• If it displays website, try enabling desired theme first and then gradually activate plugins one by one.

Note: Create a safe backup of the files and database present on the live server and then proceed with the above steps.

Note:The file extensions should be visible on the computer.

If you are using MacOS :

  • Open a new Finder window on your Mac.

  • In Menu bar, go to Finder and then select Preferences.








  • Click on Advanced tab.








  • Then select the box that says “Show all filename extensions”. If you want to hide file extensions, just uncheck the box.

If you are using Windows Operating System 7/Vista :

  • Start Windows Explorer, you can do this by opening up any folder.

  • Click Organize.

  • Click Folder and search options.

  • Click the View tab.

  • Then scroll down until you notice Hide extensions for known file types, un-check this line by clicking the check box.

  • Click OK.

If you are using Windows Operating System 8/8.1/10 :

  • Open the File Explorer.

  • Tap on View and then click on Options.




  • In Folder Options window and then  select View tab.

  • In Advanced Settings area > Scroll down and  then uncheck Hide extensions for known file types.






Adding ebooks on iBook app:

  • Make sure iTunes is installed and configured on the computer.

  • Then the computer should be added as trusted device for that iPad.

  • Connect the iPad via datacable to the computer.

  • In iTunes on the left menu there will be “Books” button









  • Click on the Books.

  • Drag and drop your ebook(.epub format) into that box.

  • Open the iBook app and refresh if the book is not visible.

Adding ebooks on KOBO app:

  • Open iTunes and then click on the device icon and select the device as given below









  • Then on the left menu click on the “File Sharing” button as below







  • Then select “Kobo” under apps .






  • Click on Add >select the ebook(.epub format).

  • Then click on “Sync” placed at bottom-right of the iTunes.

  • Then click on “Done” placed at bottom-right of the iTunes.

  • Now open the “Kobo” app > Refresh it.

  • If book is not visible > click on search options > Type the ebook name > select it.

NOTE: Carefully select the file with proper format (eg. .epub format), selecting a different ebook (eg .mobi) format will not appear on the app.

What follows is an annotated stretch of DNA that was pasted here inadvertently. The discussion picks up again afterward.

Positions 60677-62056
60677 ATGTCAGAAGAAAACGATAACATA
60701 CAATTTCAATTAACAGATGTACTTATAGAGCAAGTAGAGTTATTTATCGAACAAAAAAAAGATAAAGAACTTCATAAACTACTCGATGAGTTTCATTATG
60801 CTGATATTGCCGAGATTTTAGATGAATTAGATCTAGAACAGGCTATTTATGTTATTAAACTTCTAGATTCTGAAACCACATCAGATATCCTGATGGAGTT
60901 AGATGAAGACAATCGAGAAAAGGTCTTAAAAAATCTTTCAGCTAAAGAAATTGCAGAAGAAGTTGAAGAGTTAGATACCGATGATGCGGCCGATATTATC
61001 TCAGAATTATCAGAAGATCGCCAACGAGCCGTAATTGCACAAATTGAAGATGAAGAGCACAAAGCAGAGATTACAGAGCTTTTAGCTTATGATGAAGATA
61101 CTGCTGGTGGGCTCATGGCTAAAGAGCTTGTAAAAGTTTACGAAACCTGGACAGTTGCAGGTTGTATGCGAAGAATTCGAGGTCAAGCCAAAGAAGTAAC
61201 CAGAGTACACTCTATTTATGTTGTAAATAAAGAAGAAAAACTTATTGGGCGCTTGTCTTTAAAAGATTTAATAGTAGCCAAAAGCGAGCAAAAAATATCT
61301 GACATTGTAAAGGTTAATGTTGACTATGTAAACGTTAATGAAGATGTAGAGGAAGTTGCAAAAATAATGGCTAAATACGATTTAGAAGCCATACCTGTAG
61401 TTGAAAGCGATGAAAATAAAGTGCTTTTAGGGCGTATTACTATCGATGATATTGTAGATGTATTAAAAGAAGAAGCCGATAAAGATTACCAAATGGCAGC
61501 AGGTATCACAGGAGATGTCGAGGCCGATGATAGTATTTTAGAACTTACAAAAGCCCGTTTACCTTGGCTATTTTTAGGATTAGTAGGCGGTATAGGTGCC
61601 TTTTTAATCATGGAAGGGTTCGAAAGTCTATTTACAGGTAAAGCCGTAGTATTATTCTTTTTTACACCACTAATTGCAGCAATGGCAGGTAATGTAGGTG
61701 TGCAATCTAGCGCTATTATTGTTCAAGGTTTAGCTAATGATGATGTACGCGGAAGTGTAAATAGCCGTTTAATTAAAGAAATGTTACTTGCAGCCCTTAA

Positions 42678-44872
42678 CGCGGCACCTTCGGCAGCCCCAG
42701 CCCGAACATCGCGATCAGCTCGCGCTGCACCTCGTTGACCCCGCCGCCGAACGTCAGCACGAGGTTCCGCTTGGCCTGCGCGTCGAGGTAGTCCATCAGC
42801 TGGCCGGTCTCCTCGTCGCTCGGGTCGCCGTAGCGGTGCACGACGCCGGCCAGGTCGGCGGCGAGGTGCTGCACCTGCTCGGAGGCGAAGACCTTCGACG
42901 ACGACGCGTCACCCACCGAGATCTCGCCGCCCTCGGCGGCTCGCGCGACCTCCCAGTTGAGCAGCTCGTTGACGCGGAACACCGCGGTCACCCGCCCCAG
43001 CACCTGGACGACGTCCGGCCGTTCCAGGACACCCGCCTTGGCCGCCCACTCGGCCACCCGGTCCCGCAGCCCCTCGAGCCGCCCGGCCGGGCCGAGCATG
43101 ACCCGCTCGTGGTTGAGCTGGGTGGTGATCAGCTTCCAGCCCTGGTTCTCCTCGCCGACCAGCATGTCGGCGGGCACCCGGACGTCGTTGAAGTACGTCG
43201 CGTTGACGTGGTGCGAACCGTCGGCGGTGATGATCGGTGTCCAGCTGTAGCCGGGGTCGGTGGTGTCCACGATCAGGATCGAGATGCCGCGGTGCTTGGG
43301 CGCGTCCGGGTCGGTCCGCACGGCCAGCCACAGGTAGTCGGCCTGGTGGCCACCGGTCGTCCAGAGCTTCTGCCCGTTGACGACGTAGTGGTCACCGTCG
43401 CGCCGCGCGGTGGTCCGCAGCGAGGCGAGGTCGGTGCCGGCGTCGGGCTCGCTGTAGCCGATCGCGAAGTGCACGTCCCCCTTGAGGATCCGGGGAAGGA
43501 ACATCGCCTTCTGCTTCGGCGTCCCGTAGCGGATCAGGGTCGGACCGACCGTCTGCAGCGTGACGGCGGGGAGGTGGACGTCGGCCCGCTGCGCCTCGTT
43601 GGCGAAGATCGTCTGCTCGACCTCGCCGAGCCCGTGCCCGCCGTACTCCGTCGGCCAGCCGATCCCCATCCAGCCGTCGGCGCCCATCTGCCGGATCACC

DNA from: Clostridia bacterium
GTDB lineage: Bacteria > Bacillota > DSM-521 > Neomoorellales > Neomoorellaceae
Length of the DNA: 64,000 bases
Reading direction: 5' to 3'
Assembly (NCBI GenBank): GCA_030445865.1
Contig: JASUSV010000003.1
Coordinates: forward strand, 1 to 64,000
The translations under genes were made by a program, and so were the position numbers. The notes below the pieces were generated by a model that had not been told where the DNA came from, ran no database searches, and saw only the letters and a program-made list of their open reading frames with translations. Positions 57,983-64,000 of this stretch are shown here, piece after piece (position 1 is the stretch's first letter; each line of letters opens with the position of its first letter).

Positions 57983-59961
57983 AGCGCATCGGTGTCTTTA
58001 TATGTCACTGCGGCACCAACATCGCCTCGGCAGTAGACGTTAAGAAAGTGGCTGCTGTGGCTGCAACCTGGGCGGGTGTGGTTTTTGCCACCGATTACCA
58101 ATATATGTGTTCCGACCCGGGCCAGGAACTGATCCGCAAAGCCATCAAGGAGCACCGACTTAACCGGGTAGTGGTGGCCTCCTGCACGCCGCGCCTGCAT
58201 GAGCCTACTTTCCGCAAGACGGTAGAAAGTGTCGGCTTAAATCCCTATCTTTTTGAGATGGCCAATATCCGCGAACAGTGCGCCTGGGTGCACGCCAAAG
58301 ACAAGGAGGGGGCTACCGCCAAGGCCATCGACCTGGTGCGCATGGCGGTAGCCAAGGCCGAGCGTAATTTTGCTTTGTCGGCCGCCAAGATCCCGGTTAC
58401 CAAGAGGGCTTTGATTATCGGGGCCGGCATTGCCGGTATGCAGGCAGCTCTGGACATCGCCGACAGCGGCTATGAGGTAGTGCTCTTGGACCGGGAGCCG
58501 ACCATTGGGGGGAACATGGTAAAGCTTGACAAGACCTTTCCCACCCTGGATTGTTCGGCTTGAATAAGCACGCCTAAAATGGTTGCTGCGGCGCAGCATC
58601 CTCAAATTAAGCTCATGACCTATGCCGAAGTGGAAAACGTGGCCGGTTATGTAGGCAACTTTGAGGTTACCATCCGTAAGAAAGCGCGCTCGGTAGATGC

In 2007, we launched CinnamonTeal Publishing, to provide self-publishing services based on print-on-demand. In August 2007, we were the first in India to introduce these twin concepts as a business-to-consumer service. This article seeks to, in some way, chart the trajectory that both print-on-demand and self-publishing have taken over the years, independently and together.

But first allow me to explain the two concepts, given that they are sometimes misunderstood. Print-on-demand, when applied to books, refers to technology that allows publishers and authors to print books in small quantities, even one copy, depending on the demand for that book. It means that books can be put up for sale, for instance, on an electronic portal, without there being any physical copies already printed for sale, with the guarantee that the technology to print and send as many copies of the book as ordered is available. This is akin to the principle of a negative inventory, popularized by Dell Inc., which involves the production of a good AFTER it is purchased.

Print-on-demand thus obviates the need for a stock of books to be kept in order to meet demand. (Of course, one must bear in mind that a print-on-demand approach increases the cost of a single copy of the book, but let’s keep that aside for a while.) Print-on-demand, therefore, should not be confused with short-run printing, an approach taken to print a small number of copies and keep them in stock in anticipation of demand for the book. Though the technologies employed for both, print-on-demand and short-run printing, are the same, the concepts in each case are different.

Self-publishing, on the other hand, is a set of services offered to authors who wish to publish their books. These services include, but are not limited to, editing, design, printing, marketing, and distribution. Because self-publishing is an option exercised mostly by first-time authors, print-on-demand is incorporated within their publishing strategy so as to avoid large investments in printed copies.